Nitration of bromobenzene gives a 50% yield of p-bromonitrobenzene.(3 votes)
- At1:00how do u know bromine was added last? i dont get why it is becasue Br is meta to both of the other two substituents.(2 votes)
- Why only benzylic hydrogen is reactive in ethyl benzene,but not other carbon of alkyl group.please show mechenism.(1 vote)
- what about if we want the almost same products but with a 2,2-dimethyl-1,3-cyclopentanedione instead of the Ketone that came from the acylchloride ?(1 vote)
- Reactivity of poly substituted benzene(1 vote)
- at4:40how do we know nitration is to be done last i did not get it(1 vote)
- I didn't get how he finalized the order of the steps.How he selected which has to happen first and which last.
Can anyone give me a hand?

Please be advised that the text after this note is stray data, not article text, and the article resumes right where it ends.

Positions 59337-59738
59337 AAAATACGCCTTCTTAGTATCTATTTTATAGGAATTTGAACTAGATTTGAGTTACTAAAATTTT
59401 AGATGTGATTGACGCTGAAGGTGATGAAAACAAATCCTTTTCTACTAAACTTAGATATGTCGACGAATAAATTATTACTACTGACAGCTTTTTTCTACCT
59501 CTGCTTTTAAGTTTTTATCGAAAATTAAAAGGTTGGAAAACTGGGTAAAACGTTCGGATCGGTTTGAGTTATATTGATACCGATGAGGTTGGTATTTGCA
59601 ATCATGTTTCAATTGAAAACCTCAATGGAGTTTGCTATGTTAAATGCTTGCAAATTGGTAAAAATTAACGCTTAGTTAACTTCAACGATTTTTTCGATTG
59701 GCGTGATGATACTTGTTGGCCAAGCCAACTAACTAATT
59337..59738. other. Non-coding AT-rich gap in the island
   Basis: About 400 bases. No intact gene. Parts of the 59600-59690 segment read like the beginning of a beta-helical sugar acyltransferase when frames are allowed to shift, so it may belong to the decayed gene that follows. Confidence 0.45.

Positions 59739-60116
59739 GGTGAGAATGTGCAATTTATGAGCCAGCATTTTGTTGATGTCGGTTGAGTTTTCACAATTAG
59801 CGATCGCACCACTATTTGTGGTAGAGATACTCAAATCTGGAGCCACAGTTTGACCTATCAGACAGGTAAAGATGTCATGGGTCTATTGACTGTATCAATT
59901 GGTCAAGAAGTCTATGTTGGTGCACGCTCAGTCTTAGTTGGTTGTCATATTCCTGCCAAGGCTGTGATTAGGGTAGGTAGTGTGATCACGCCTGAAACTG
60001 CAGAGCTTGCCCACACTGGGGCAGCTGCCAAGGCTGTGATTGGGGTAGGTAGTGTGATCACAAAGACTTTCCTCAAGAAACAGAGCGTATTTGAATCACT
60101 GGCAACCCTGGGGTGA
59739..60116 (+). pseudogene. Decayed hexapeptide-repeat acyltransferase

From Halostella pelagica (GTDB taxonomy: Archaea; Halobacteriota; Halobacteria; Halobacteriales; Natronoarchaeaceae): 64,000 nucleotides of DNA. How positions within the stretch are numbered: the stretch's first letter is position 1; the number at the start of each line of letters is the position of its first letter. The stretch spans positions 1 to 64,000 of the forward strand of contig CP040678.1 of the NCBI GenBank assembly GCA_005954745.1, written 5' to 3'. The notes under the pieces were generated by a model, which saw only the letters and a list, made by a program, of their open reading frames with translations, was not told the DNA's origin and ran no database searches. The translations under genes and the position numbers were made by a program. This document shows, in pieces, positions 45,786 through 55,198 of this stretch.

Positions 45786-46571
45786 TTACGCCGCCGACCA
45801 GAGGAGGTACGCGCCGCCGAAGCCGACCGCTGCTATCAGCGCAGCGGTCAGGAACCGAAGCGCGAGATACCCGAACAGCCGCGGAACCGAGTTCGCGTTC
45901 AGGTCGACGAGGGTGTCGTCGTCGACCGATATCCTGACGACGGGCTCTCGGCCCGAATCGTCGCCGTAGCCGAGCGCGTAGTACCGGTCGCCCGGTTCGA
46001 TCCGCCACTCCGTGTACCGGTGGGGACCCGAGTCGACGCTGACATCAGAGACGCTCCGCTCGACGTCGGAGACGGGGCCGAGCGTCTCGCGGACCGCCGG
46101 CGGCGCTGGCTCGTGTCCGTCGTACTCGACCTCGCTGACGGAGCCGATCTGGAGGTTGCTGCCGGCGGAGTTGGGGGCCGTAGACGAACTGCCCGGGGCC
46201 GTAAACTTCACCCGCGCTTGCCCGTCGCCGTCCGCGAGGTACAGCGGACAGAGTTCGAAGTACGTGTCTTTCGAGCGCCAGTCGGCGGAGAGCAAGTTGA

Now that we know all of our reactions, let's see if we can put those reactions together to synthesize some simple organic compounds. And so our goal is to make this molecule from benzene. And one approach that you can use is the concept of retrosynthesis. So you try to think backwards, and you think to yourself, what can be an immediate precursor to this molecule? Well, to do that, we have to analyze the groups that are attached to our ring. And so if I look at this bromine up here, I know this bromine is an ortho/para director, because I know it has lone pairs of electrons around it. So this bromine is an ortho/para director. But look at the nitro group. I know this is a meta director. I know it's meta because there's a plus 1 formal charge on that nitrogen. And then, over here, for this acyl group attached to our ring, I know this is also a meta director, because this carbonyl carbon right here, is partially positive, like that. And so when we try to figure out which of these groups was added last, it makes sense that the bromine was added last because this bromine right here is meta to both our nitro group and our acyl group. And so we can go ahead and draw the precursor. We go ahead and just take the bromine off. So we're left with a benzene ring. And we have an acyl group on our ring, and we also have a nitro group. So next we just have to remember how to put a bromine on a benzene ring, and of course it's a bromination reaction. So you would need some bromine and a catalyst, so something like iron bromide. So FeBr3 will work for that. All right, let's see if we can figure out the next precursor here. So what could we do to make this molecule? Well, once again, we have two groups on here. We have a nitro group, and we have an acyl group. So we could do a nitration to put the nitro group on, and we could do a Friedel-Crafts acylation to put this acyl group on our ring. So the question is which one of these comes first? And it turns out that you can't really do a Friedel-Crafts alkylation or acylation with a moderate or strongly deactivating group already on your ring. And this nitro group here is strongly deactivating, which means we can't put the nitro group on first and then add our acyl group. The acyl group must come on before the nitro group, which means in this step, we're going to put on the nitro group. So the immediate precursor to this molecule-- we just take off our nitro group, and we're left with our benzene ring and an acyl group attached to our benzene ring like that. And so we need to do a nitration, which requires, of course, concentrated nitric acid and also concentrated sulfuric acid like that. All right, now all we have to do is go from benzene to this molecule. And we know how to do that, of course. That's a Friedel-Crafts acylation reaction. And so when we think about what kind of acyl chloride we're going to use, just count the number of carbons here, so 1, and then 2. So we need a 2 carbon acyl chloride. So we're going to draw here a 2 carbon acyl chloride like that. And then we need a catalyst. Something like aluminum chloride will work for our catalyst. So our synthesis is complete. We start with a Friedel-Crafts acylation. And the acyl group is a meta director, which would direct the nitro group to the meta position. And then, finally, we have two meta directors, which we now brominate, which would direct the bromine to the final position. And we are complete. Let's do another problem here. And, actually, it's the exact same groups that we just saw in the previous problem, but this target molecule looks a little bit different. And so we're going to need to do the reactions that we did in the previous synthesis in a different order here. So once again, let's start by analyzing the groups. So once again, we know that this bromine is an ortho/para director because of the lone pairs of electrons on it. We know the nitro group is a meta director because of the plus 1 formal charge. And our acyl group is a meta director because of the partial positive charge on our carbonyl carbon, right here. So when we look at those groups, and we think about which of those reactions was done last, it makes sense that this nitration was done last. And that's because this nitro group is meta to our acyl group, because our acyl group is a meta director, and our bromine, more importantly, is an ortho/para director. And of course the nitro group is ortho to the bromine. And so it makes sense the last reaction was a nitration reaction. So, to draw the precursor to this, all we do is take off that nitro group, and we would have our benzene ring, like this. And we would have a bromine on our ring, and would already have our acyl group on our ring, like that. So our last reaction was a nitration reaction. So we need to add, once again, concentrated nitric acid and concentrated sulfuric acid for our nitration. So when we think about the precursor to this molecule-- so once again, we have an ortho/para director on our ring, and we have a meta director on our ring. And we have our groups. Our bromine and our acyl group are para to each other, which means that the ortho/para director directed the acyl group to the para position as the major product. And so we can think about doing a Friedel-Crafts acylation reaction here. So that means that we're taking off the acyl group. So we're left with bromobenzene to start with over here, like that. So we have bromobenzene, and we're doing a Friedel-Crafts acylation. And, once again, we need 2 carbons on our acyl group. So let me just point that out, 1 and 2. So we need a 2 carbon acyl chloride. So go ahead and put on a 2 carbon acyl chloride, like that. Once again, our catalyst, something like aluminum chloride, will work. And you might think to yourself that I know that the halogen, the bromine, is deactivating. So how can we do a Friedel-Crafts acylation with a deactivating group on there, even though it's an ortho/para director? Well, remember, it's only weakly deactivating. And so you can't do an alkylation or acylation with a moderate or strongly deactivating group. And so it turns out, since this is weakly deactivating, you can still do this, and you'll get the para product as your major product over here. So I'm sure you'd get a little bit of ortho as well. All right, so now all we have to do is go from benzene to bromobenzene And, of course, that's really simple. It's just a bromination reaction again. So we have our bromine, and then we have our catalyst, and then our synthesis is complete. So for this time, we start out with a bromination reaction to form bromobenzene. The bromine is an ortho/para director. This is an ortho/para director. And so it's going to put to this acyl group on our ring in the para position as our major product, here. And then, of course, we nitrate it, and we have an ortho/para director and a meta director, which means the nitro group will end up in this position. And we're done. So that's how to think about the synthesis problem, so retro synthesis, working backwards, thinking about target molecules. And we'll do two more in the next video, which are maybe a little bit harder than these two.